Day 6 - Step Six
Writing a screenplay with Mozzie.
Today is going to be another easy day. Because the process of structuring your story takes time, it will make the actual writing of it go by in a flash.
Today, you are going to write the very last scene in your movie, or pilot. The last image, the last scene, it can be 12 words, or it can be a fully sketched out scene.
It will be the last movie of the scene.
Why do I do this?
1. Because if you don't know where your race ends, then you don't know where you are going.
2. Everytime I have set a writing ending goal, I have overshot it, It means that i will know where i am going, but around page 27 of my screenplay the characters, if you'd done the work of getting to know them, will start making their own choices, and it will be the exciting fight you will have with them, you will want to take them to this ending, they will want to do things their way. (Yes, I'm serious, characters do that!) and somehow, you will get a better ending to your film than you've ever imagined.
But first you have got to know where it is that you want to go.
As in life, if you don't know where you want to end up, you are just letting the slings and arrows of outrageous fortune decide your life for you. The same with a story, and if you are the god of your story, then decide early how you want things to end.
Believe me, the ending you will get to will be magical. And It will look nothing like the ending you will come up today. But making that decision, will give you a roadmap, a goal, and allow you to fight to get there, changing your characters along the way, and getting to the ending they were meant to have.
DAY 5 - STEP FIVE
writing a screenplay with Mozzie.
So you have had a week to build your world.
You have characters with bios.
They have objectives.
You know the world of your film/pilot.
You have spent the week filling out those details. (As I have)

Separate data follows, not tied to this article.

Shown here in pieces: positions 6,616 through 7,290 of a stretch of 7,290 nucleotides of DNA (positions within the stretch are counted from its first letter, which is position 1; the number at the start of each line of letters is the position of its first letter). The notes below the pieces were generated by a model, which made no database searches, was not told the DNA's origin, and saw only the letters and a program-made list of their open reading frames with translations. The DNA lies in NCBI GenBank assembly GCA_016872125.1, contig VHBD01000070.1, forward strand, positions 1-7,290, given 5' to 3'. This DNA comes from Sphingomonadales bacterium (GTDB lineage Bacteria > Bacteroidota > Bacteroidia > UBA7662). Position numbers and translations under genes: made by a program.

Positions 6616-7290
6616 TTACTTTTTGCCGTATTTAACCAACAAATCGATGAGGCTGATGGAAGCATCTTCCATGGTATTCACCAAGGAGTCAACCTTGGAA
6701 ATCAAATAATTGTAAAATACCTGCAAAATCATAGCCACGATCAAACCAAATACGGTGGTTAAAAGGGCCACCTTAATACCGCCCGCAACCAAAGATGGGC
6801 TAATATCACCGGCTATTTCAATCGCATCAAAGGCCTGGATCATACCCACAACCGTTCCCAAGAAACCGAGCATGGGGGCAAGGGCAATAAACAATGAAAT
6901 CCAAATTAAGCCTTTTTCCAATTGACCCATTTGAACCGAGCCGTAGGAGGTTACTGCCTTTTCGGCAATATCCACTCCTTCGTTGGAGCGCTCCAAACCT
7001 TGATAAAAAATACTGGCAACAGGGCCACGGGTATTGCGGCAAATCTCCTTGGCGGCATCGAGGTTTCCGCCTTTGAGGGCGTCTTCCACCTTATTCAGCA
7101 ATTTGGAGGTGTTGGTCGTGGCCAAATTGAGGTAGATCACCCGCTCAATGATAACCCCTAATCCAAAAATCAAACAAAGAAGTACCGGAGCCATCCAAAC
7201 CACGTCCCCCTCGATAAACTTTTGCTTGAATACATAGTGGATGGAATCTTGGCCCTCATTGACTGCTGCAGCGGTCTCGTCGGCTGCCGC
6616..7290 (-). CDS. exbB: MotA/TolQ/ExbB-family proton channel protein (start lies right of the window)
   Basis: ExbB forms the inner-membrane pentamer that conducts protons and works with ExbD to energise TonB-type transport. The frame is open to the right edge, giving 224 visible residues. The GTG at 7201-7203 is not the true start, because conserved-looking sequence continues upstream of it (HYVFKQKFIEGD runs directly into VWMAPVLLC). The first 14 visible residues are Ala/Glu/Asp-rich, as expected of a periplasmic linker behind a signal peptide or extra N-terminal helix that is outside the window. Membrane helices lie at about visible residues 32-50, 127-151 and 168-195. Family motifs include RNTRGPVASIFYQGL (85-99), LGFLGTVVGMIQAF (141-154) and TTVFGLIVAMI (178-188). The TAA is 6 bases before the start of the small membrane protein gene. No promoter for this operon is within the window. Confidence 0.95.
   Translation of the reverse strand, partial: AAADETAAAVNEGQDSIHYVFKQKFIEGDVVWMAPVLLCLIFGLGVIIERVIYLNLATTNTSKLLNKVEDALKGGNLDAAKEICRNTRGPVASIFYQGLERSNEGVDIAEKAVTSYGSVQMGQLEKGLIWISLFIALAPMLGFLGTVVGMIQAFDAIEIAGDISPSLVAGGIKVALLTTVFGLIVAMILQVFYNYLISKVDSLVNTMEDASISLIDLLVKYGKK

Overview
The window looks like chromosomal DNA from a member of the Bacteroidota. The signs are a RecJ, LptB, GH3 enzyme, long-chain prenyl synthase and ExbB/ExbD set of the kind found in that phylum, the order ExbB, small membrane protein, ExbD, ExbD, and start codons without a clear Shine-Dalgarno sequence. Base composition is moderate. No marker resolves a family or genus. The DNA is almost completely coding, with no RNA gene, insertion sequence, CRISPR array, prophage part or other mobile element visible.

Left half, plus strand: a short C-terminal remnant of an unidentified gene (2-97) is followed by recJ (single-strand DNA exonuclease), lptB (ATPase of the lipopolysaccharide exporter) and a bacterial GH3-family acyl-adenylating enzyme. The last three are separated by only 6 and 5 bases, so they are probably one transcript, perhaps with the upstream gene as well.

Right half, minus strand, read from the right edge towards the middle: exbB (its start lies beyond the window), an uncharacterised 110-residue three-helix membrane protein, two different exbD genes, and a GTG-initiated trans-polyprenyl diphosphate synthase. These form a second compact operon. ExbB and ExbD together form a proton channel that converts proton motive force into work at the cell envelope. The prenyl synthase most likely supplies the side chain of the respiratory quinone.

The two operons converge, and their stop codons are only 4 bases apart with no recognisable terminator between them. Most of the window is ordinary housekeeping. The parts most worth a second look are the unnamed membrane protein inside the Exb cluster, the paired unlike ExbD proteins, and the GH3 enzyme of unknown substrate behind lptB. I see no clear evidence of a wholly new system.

Or you can just totally say, SHIT, I forgot I got homework due Today.
Anyway, whichever camp you are in. You should be able to catch up, because Today's assignment is super simple.
Today you are going to write your opening image/scene. Don't go into the next scene. There's something that comes before to the next step.
But I find that writers at some point want to write. So I am giving you permission to write, with as much detail or it can be just 12 words. The opening moment/image even sequence of your film, and fill it in with as much detail as you wish. Stop if it takes you to a second page.
So you see, today is super simple.
Do not write the next scene though.
I just want to get you writing something after a week of just planning out your world.
Given the times we are in. I feel as though we have sufferred a loss of leadership skills. Particularly when we speak to each other in social media. As a writer who someday hopes to run my own tv show, I am always studying leadership skills and took a course on conflict resolution and negotiations. Because I believe in being prepared. Not only to lead a writers room, but to lead in general.
On my blog, I will share some things I have learned. This is a good place to put it, cause I can always pull up my own advice when I need it.
No one is a born leader—everyone can develop leadership skills and everyone can benefit from using them.
First, take time to honestly analyze yourself.
Learn to understand yourself. It’s the first step to understanding others.
Consider these important questions:
1. What kind of leader am you? One who helps solve problems? A leader who helps people get along? How do others see you as a leader?
2. What are your goals, purposes, and expectations in working with any group?